Table Speech


“Rotaract Week” Meeting
“ROTEX and the Rotary Youth Exchange Program”

March 9, 2011

Mr. Mikiya Miyanaga
Chairman, ROTEX(District 2580)

 Today, let me speak on the objectives and mission of ROTEX and its core activity, the Rotary Youth Exchange Program. This is because not much is known on ROTEX and some people mix it up with Rotaract.

 “Mutual Understanding and Peace” as well as “Goodwill Ambassador for Peace” are the two key phrases of this Youth Exchange Program. Building mutual understanding with people from different countries and cultures is the most effective way to promote world peace. This program gives opportunities to many young people to plant the seeds for a lifetime of international understanding. It also brings numerous benefits to host Rotarians and mentors, as well as to the community at large. Students learn firsthand about all aspects of life in another country. As they expand their horizon, they deepen understanding of themselves, too.

 This program fosters local high school students and exchange students, who will in the future become goodwill ambassadors for peace in many parts of the world. I believe this program best embodies this year’s RI slogan, “BUILDING COMMUNITIES BRIDGING CONTINENTS.”

 Today, more than 8,000 Youth Exchange students study in over 200 countries a year, including 300 Japanese students. I believe the small circles of mutual understanding will spread out to promote world peace. It is so disappointing that the number of Japanese exchanging students has decreased in recent years.

 Now, what makes the Rotary exchange program different from other study-abroad programs? The biggest difference is that Rotary program is not merely about learning a foreign language, but aims at fostering “goodwill ambassadors for peace” to promote world peace. Japanese high school students attain maturity as they go abroad, making new friends, meeting many families, encountering different cultures and then acquire an objective view on Japan. Another difference is that the students go through the one-year orientation before leaving Japan, to deepen understanding on Rotary activities and Japanese culture. For example, in District 2580, students to be sent abroad in August start their orientation from May the previous year.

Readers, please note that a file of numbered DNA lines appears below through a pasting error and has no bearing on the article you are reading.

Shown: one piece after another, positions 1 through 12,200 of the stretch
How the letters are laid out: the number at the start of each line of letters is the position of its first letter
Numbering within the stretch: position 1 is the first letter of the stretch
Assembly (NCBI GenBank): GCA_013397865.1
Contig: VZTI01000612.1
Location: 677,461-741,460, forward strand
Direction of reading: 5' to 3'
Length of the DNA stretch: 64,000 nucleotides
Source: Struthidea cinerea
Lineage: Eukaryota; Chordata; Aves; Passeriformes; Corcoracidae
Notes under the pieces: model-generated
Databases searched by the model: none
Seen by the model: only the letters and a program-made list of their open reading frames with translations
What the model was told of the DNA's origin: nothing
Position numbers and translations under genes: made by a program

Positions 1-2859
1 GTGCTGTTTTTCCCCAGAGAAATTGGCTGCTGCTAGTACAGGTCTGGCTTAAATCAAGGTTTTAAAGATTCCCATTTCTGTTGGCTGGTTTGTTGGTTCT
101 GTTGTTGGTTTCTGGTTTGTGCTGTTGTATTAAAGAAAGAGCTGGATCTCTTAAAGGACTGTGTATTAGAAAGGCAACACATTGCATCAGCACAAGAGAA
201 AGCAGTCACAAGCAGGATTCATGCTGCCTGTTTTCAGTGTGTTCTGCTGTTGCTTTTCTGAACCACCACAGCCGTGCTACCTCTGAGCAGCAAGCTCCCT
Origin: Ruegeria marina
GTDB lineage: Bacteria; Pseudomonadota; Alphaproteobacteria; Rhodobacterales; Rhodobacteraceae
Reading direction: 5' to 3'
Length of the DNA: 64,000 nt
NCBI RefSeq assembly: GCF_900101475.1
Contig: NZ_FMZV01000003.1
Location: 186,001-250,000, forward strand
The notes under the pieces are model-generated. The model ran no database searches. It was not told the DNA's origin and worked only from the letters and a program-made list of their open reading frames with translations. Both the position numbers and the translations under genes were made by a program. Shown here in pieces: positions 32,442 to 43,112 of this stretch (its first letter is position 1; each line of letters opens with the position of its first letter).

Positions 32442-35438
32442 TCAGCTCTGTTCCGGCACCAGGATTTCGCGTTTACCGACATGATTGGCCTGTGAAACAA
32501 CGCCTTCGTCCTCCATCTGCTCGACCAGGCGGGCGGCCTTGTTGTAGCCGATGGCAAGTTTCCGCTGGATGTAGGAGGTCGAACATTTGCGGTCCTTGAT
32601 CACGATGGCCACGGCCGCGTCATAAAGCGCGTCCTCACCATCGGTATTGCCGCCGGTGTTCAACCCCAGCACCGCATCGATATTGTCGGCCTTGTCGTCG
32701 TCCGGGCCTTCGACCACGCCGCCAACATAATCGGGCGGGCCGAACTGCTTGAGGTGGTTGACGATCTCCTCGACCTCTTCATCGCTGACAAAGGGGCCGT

Youth exchange students must abide by the “4D rules: No Drugs, No Drinking, No Driving and No Dating.” Some countries have the additional “No Decorating (tattoo, body piercing etc.)” rule. Should a student break one rule, he/she will be sent back home immediately.

 ROTEX is in charge of assisting this Youth Exchange Program. It is a group of Youth Exchange alumni, who volunteer to serve for the term of 3 years. Its objectives are: 1. Support inbound students studying in Japan, 2. Help improve the orientation program for outbound students, and 3. Give advices to students who are currently studying abroad. We also have various events to promote interaction among inbound and outbound students, so that students have an experience of communicating with foreigners without using Japanese before they actually go abroad. Japanese high school students experience various problems as they live and study in different countries. As ROTEX members had gone through the same experiences, they are in the best position to give personal advices and information based on their actual experience.

 Now, let me touch upon the structure of ROTEX. There are the following four sections under the supervision of the Chairman and Vice-Chairman: 1. Tea Minister (organize the tea ceremony party twice a month), 2. Junior Counselors for Inbound Students, 3. Outbound Student Assistance, and 4. Treasurer.

 “Peace begins with Smiles” is this year’s ROTEX slogan. We can never achieve peace unless students, who are goodwill ambassadors for peace, keep smiling. Making them smile leads to world peace.

 Activities of ROTEX start with the arrival of inbound students at Narita Airport in August. They will go through an intensive two-week training on Japanese in mid-August, before assigned to each host family. Various events are organized throughout the year, including the 8 orientation sessions for outbound students. Tea ceremony lessons start from September, to deepen understanding of Japanese culture. We also arrange a tour to various places around Japan in March to deepen firsthand experiences. The annual events conclude with the Debriefing Session in June, where inbound students summarize their achievements in a 7-minute speech before returning to their home countries. We are often amazed and impressed by their fluency in Japanese.

 One student said “every single day was an adventure for me in Japan.” Everyday life was a new discovery for this student. As we listen to their speeches, we realize, anew, the significance of this program and wish for its further development in the future.

 We are grateful to the members of the Youth Exchange Committee, as their confidence entrusted upon us allows our free activity. We are determined to continue doing our best to base our activities on trust built by our senior ROTEX members. Let me conclude by asking for your further understanding and cooperation.